{7} Construction of Fed.R.Evid. 804(b)(3), which is nearly identical to Rule 11-804(B)(3), guides our analysis. See State v. Gutierrez, 119 N.M. 658, 660-61, 894 P.2d 1014, 1016-17 (Ct.App.1995) (considering interpretation of Federal Rule of Evidence 804(b)(3) in applying New Mexico’s hearsay exception for statements contrary to penal interest). To assess the corroborating circumstances of a statement, we evaluate:

(1) whether the declarant had at the time of making the statement pled guilty or was still exposed to prosecution for making the statement, (2) the declarant’s motive in making the statement and whether there was a reason for the declarant to lie, (3) *77whether the declarant repeated the statement and did so consistently, (4) the party or parties to whom the statement was made, (5) the relationship of the declarant with the accused, and (6) the nature and strength of independent evidence relevant to the conduct in question.

United States v. Lowe, 65 F.3d 1137, 1146 (4th Cir.1995) (quoting United States v. Bumpass, 60 F.3d 1099, 1102 (4th Cir.1995)).

{8} Defendant asserts that the co-defendant’s statements were tantamount to a voluntary confession made without threat or coercion in the presence of Defendant. We agree with the State, however, that Defendant’s presence did not provide corroborating circumstances of trustworthiness. The co-defendant was also charged with trafficking cocaine in connection with the sale forming the basis for the charge against Defendant. Although the co-defendant’s statement could have exposed him to prosecution, he fled the State’s jurisdiction. See United States v. Rhodes, 713 F.2d 463, 473 (9th Cir.1983) (considering declarant’s unavailability due to invocation of right against self-incrimination under U.S. Const, amend. V in evaluating corroborating circumstances of trustworthiness). Fleeing the State’s jurisdiction not only reduced the co-defendant’s risk of prosecution but also eliminated the check of cross-examination. See Lowe, 65 F.3d at 1146 (considering lack of cross-examination in assessing the corroborating circumstances of a statement).

{9} According to the attorney, no threats were made against the co-defendant and he confessed because he claimed Defendant was innocent. There was no evidence adduced, however, that the attorney investigated the co-defendant’s claim of sole responsibility or that he inquired if coercion or other reasons motivated the co-defendant to shield Defendant. See id. (implying that declarant had a motive to lie because he and defendant were members of same union). Evidently, the co-defendant only made this statement at the meeting with the attorney. But see United States v. Brainard, 690 F.2d 1117, 1125 (4th Cir.1982) (holding that corroborating circumstances existed where declarant made the statements on a number of occasions).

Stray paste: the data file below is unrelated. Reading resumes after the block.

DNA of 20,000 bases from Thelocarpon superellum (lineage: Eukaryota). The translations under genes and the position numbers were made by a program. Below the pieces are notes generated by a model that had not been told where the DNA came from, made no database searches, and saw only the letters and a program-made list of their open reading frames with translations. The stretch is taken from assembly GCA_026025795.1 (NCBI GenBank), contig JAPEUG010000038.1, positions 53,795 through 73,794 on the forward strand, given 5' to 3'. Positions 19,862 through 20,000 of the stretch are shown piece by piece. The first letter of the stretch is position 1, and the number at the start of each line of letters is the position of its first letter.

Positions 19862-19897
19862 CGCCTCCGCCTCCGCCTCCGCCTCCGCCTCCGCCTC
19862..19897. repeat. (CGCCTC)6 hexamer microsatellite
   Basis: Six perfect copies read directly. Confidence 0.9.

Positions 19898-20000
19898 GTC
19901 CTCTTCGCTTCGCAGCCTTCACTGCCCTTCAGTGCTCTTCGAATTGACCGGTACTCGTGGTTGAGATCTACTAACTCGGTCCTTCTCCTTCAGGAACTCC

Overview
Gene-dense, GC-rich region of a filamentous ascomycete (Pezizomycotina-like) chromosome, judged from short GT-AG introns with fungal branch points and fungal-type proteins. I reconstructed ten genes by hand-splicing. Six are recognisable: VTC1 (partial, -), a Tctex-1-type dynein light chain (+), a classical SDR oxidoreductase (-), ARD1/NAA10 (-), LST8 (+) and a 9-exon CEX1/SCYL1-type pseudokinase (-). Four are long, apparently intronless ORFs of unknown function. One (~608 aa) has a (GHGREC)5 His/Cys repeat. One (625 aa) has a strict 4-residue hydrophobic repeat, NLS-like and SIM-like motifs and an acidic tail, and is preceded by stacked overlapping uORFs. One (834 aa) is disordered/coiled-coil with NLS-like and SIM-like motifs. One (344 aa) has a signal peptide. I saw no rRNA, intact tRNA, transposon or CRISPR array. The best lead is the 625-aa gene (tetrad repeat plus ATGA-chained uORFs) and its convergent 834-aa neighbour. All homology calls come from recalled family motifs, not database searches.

{10} Additionally, the co-defendant made the statement to the attorney for the benefit of a co-conspirator. See Rhodes, 713 F.2d at 473 (holding that corroborating circumstances did not clearly indicate the trustworthiness of a statement made to an attorney for the benefit of a co-conspirator). As a result, the co-defendant had knowledge that his statement would likely be used on Defendant’s behalf. But see Brainard, 690 F.2d at 1125 (holding that corroborating circumstances existed where declarant had no knowledge that his statements would be used to benefit defendants). The relationship between the co-defendant and Defendant as co-conspirators also detracted from the statement’s reliability. See Rhodes, 713 F.2d at 473 (considering conspiratorial relationship between declarant and defendant in assessing corroborating circumstances).

{11} Finally, independent evidence contradicted the co-defendant’s statement. See Lowe, 65 F.3d at 1146 (“When assessing the corroborating circumstances of a statement, a court can make an assessment of the evidence.”). At trial, Agent Olguin testified that he met Defendant while making an undercover purchase of cocaine. According to Agent Olguin, Defendant was present during the transaction and discussed the quality of the cocaine with the agent. This testimony directly contradicted the co-defendant’s exculpatory statements concerning Defendant.

{12} Defendant also argues that the attorney-client privilege does not preclude the testimony. Because of our holding that the testimony was inadmissible under Rule 11-804(A), (B)(3), however, we need not reach this issue.


{13} We conclude that corroborating circumstances did not indicate the trustworthiness of the statements. The trial court thus did not abuse its discretion in excluding the attorney’s testimony concerning the co-defendant’s statements. We therefore affirm the trial court’s judgment and sentence.


ALARID and ARMIJO, JJ., concur.